D-backs reliever Brad Ziegler sat down recently with MLB.com to share his memories of Opening Day.
My first Opening Day in the big leagues was in 2009 when I was with Oakland. I just remember kind of having chills when my name was called out on the line.
You get chills every year for it. You're just so amped up. You're tired of Spring Training and you're just so ready to go. It's always special. You're guaranteed to have a good crowd and they're usually into it from the start. You usually get a jet flyover, which jolts adrenaline through everybody. It's just like finally, these games count.
W: Kershaw L: Miley SV: Jensen
We get to do it four times this year -- in Australia, at home, in Denver and San Francisco -- and it will be special every single time. Even when you're on the road and the fans are booing, there are still goosebumps that come.
My favorite Opening Day was 2010 when we were in Seattle to play the Mariners. It was Ken Griffey Jr.'s last season and Seattle was his place, and he had gone back to Seattle for that year and we were their home opener.
It was incredible. There was a huge display of fireworks and they had a red carpet rolled from the outfield wall all the way to the infield, and every one of their players ran out on the red carpet and Junior was the last one.
They had Randy Johnson throw out the first pitch to Dan Wilson. Edgar Martinez and Jay Buhner were also there to celebrate. It was awesome. There's not a century-long baseball history in Seattle, but what there is, they brought it all together that day and it was really neat.
I don't remember the game, whether we won or lost, but it was just cool to get to see Junior's last home Opening Day, because that was someone that I had looked up to since I was little kid and to be on the same field with him was really special.
I never went to an Opening Day before my first one with the A's. The Royals always played a day game for their opener and I was in school. I had friends that skipped school and went, but I was never a huge Royals fan to the point where I would even think about that.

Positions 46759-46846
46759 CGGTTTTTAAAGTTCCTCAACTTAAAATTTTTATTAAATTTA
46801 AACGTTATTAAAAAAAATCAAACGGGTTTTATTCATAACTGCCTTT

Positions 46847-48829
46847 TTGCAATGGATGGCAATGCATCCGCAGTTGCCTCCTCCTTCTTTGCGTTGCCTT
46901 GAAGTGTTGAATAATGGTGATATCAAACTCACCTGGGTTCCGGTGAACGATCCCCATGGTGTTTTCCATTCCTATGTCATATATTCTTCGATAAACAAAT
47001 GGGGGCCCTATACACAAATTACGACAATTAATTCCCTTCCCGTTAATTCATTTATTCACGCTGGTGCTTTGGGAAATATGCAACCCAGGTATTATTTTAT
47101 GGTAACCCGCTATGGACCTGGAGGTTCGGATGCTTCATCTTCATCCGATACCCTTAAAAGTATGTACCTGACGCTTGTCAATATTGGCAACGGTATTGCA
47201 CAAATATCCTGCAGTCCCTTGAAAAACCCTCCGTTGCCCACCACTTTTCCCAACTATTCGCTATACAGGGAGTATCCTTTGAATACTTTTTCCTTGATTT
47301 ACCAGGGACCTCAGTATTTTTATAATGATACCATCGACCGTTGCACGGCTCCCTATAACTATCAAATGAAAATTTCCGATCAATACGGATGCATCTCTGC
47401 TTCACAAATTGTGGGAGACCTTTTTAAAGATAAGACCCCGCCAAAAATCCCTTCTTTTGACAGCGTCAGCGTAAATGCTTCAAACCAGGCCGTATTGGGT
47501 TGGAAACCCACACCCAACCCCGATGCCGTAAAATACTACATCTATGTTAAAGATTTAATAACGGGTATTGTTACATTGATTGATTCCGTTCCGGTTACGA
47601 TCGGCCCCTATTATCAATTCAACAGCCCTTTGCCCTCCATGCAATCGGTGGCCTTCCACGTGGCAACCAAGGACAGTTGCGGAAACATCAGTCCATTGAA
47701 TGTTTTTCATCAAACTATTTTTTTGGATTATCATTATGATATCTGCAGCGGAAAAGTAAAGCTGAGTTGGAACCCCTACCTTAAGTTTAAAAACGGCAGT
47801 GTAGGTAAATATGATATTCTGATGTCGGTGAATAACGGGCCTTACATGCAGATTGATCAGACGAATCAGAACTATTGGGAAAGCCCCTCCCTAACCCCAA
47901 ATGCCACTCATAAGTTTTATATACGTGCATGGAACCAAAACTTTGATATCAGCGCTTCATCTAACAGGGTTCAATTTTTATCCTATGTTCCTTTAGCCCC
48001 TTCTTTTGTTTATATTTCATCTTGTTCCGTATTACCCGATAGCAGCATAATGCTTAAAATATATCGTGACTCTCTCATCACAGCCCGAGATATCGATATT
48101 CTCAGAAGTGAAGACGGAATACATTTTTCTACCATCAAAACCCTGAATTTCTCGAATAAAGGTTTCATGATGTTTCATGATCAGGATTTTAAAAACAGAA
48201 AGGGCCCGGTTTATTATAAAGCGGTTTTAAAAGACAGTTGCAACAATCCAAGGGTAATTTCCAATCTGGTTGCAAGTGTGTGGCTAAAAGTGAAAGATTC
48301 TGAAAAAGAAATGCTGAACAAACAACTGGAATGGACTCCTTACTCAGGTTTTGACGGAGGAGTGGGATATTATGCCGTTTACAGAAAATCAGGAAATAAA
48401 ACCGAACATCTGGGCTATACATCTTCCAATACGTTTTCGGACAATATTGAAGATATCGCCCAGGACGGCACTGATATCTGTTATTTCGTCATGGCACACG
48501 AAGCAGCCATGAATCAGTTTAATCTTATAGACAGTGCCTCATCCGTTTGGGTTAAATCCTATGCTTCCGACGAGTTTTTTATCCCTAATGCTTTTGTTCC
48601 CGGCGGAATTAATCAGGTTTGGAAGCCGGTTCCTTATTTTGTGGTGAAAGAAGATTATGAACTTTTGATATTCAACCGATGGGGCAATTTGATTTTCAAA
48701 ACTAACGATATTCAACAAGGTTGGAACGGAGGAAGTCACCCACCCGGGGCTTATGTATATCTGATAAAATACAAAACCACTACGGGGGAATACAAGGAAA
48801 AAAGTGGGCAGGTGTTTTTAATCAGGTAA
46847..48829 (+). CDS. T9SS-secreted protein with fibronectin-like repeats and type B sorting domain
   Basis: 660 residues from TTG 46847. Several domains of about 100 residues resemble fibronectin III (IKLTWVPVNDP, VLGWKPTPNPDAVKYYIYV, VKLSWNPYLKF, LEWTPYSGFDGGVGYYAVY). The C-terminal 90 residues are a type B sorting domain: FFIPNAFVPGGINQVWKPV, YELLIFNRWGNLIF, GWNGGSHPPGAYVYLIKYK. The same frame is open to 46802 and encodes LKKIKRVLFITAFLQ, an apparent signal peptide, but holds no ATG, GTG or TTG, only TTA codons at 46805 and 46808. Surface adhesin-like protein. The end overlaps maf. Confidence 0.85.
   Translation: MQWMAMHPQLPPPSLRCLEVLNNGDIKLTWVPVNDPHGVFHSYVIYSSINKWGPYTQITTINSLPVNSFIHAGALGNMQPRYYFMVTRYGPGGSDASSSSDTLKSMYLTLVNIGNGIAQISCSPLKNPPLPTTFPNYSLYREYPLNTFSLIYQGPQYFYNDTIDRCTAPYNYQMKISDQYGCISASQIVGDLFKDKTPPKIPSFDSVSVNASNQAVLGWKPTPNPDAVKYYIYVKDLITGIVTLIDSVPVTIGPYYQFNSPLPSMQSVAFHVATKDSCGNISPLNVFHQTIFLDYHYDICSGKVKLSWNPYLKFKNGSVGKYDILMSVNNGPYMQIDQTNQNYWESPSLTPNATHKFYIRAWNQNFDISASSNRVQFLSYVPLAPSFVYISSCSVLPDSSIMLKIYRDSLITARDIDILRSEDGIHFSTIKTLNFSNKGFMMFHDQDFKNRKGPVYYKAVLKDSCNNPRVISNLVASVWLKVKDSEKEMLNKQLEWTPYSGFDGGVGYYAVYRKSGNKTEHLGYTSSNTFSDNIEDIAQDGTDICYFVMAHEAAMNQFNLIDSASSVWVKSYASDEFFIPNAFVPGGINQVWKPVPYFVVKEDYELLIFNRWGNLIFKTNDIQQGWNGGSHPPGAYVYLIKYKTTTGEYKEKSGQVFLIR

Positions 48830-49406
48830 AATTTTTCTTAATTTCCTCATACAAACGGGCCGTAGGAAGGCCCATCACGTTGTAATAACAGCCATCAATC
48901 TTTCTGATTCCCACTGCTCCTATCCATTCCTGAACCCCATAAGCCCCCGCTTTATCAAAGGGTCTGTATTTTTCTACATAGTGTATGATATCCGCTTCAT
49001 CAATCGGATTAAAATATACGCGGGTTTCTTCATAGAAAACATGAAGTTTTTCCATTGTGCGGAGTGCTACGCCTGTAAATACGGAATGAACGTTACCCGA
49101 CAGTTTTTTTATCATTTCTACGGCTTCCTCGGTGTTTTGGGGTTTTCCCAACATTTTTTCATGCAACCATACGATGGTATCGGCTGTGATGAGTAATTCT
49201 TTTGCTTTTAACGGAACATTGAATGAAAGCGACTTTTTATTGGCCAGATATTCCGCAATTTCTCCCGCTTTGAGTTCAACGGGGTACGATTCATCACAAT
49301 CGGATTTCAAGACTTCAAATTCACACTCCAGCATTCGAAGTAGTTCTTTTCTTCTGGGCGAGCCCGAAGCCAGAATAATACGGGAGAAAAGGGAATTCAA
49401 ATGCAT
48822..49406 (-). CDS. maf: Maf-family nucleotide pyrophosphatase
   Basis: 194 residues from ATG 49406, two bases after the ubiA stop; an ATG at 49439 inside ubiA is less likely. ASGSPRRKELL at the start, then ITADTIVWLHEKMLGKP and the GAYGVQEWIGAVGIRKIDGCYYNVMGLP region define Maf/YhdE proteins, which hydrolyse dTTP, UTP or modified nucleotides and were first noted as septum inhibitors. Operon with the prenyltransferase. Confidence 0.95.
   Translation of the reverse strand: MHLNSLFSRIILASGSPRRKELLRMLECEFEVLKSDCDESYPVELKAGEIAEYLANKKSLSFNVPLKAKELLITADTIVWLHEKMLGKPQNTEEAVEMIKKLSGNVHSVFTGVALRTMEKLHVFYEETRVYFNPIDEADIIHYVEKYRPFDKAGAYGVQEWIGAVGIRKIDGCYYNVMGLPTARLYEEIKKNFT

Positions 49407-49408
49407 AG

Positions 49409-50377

I don't remember the year, but it was in the 1990's at some point and Kevin Appier had a no-hitter through seven on Opening Day. But it's Opening Day, so it's not like he can throw 130 pitches and his pitch count was around the 90's and they took him out. Whatever reliever came in lost the no-hitter. They still won the game, but I remember thinking how cool it would be if he threw a no-hitter on Opening Day.
I was listening to the game on the radio while in school that day. We had some teachers who would put the TV on with no sound while we were working on stuff. Other teachers were like, "Absolutely not, this is school." It depended on what was going on in class that day as to whether we could watch.
All the guys on the baseball team and guys who liked baseball a lot would try and find out the scores. We didn't have internet on our phones at that time. So the best way to find out the score was a lot of times the radio. Other than that, it was just kind of word of mouth. You don't have to do that anymore because you can just check them out yourself on your phone.
It's crazy. I have so many memories of watching ball when I was younger. When Johnny Damon first came up with Kansas City I was 16 maybe. I could barely drive, and me and my best friend went out to a game just to watch Johnny Damon play. We bought seats in right field. I took a camera and took a whole roll of film, just Johnny Damon -- while he was at the plate, when he was on the bases, when he was out in the outfield. We were yelling, "Hey Johnny!" He nodded his head at us and we were waving back and we were like, "Dude, that is so cool."
Then when I got to Oakland and we're playing the Yankees a couple of years later and I'm running into Damon in the weight room it's so surreal. I didn't want to tell him that story and say, "Dude you were my favorite player in high school," and make him feel old or something. But at the same time, it was really neat to be on the same field with him.
Even though it's been six or seven years now, the feeling inside of me on Opening Day never changes me. I always take a step back and take a reality check and say, "Wow, I'm in the big leagues."
Brad Ziegler is a relief pitcher for the Arizona Diamondbacks. This story was not subject to the approval of Major League Baseball or its clubs.